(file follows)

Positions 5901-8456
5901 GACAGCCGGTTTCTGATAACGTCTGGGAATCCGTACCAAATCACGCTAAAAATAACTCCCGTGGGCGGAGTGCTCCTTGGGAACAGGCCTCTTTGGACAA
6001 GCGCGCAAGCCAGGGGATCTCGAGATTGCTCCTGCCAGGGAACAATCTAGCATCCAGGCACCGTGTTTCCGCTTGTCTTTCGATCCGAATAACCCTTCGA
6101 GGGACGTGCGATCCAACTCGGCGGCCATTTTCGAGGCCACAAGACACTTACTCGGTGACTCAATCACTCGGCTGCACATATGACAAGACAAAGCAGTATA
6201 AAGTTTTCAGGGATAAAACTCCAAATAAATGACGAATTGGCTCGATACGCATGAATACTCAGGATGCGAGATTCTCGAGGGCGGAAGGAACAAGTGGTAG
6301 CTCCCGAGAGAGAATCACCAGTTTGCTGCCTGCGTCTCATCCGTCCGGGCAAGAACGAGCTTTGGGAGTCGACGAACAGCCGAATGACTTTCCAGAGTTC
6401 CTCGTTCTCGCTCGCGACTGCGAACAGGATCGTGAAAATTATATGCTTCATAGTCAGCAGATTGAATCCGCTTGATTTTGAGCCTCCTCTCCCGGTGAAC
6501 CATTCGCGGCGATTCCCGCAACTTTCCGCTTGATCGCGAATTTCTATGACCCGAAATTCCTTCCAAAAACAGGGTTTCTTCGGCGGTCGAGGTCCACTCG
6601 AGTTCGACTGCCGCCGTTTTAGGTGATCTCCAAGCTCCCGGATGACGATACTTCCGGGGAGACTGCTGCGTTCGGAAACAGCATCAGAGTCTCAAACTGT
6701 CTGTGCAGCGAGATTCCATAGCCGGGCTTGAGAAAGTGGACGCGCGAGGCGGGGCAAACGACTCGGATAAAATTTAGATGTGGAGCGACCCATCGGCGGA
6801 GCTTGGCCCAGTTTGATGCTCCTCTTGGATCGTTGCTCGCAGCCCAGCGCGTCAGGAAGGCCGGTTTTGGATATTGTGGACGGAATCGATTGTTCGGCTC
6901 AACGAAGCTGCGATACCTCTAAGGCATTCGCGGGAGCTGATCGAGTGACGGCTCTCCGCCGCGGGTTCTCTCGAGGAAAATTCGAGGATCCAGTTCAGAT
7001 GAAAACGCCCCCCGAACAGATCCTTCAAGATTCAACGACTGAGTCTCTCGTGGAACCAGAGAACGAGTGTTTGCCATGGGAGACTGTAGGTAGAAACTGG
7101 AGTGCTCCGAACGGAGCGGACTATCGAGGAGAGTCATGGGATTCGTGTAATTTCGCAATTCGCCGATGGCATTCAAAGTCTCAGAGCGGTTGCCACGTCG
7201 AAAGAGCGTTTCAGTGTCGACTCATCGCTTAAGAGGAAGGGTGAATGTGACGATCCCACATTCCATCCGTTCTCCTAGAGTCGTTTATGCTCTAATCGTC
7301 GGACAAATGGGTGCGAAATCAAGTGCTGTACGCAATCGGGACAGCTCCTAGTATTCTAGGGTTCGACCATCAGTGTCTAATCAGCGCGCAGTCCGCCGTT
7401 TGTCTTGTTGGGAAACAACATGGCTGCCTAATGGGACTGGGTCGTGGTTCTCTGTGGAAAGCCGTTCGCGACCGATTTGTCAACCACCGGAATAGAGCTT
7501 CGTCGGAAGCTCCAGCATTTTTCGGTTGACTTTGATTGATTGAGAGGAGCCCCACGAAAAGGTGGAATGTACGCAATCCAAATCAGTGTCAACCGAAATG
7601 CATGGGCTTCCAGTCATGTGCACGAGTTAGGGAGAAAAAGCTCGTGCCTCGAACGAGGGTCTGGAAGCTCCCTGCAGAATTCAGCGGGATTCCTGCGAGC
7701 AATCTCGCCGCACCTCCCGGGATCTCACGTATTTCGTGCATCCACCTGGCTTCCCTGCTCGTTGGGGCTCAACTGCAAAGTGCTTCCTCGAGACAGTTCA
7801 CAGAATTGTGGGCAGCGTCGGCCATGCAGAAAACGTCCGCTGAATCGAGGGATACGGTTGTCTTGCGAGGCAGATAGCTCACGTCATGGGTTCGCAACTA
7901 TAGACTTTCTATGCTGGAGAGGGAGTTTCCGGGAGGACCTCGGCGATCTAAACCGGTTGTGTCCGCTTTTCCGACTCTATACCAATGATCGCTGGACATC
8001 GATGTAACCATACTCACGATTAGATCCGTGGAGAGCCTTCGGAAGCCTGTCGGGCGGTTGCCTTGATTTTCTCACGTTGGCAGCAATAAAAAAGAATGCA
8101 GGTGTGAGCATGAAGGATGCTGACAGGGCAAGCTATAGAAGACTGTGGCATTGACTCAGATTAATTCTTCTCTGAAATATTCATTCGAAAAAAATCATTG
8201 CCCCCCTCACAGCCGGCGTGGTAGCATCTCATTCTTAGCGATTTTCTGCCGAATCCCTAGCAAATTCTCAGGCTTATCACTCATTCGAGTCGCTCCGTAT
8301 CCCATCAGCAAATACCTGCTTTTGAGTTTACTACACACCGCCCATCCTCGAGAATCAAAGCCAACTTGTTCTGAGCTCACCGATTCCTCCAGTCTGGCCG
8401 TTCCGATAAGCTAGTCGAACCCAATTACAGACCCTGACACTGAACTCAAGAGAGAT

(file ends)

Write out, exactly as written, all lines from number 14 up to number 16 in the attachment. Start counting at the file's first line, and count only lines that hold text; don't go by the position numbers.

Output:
7101 AGTGCTCCGAACGGAGCGGACTATCGAGGAGAGTCATGGGATTCGTGTAATTTCGCAATTCGCCGATGGCATTCAAAGTCTCAGAGCGGTTGCCACGTCG
7201 AAAGAGCGTTTCAGTGTCGACTCATCGCTTAAGAGGAAGGGTGAATGTGACGATCCCACATTCCATCCGTTCTCCTAGAGTCGTTTATGCTCTAATCGTC
7301 GGACAAATGGGTGCGAAATCAAGTGCTGTACGCAATCGGGACAGCTCCTAGTATTCTAGGGTTCGACCATCAGTGTCTAATCAGCGCGCAGTCCGCCGTT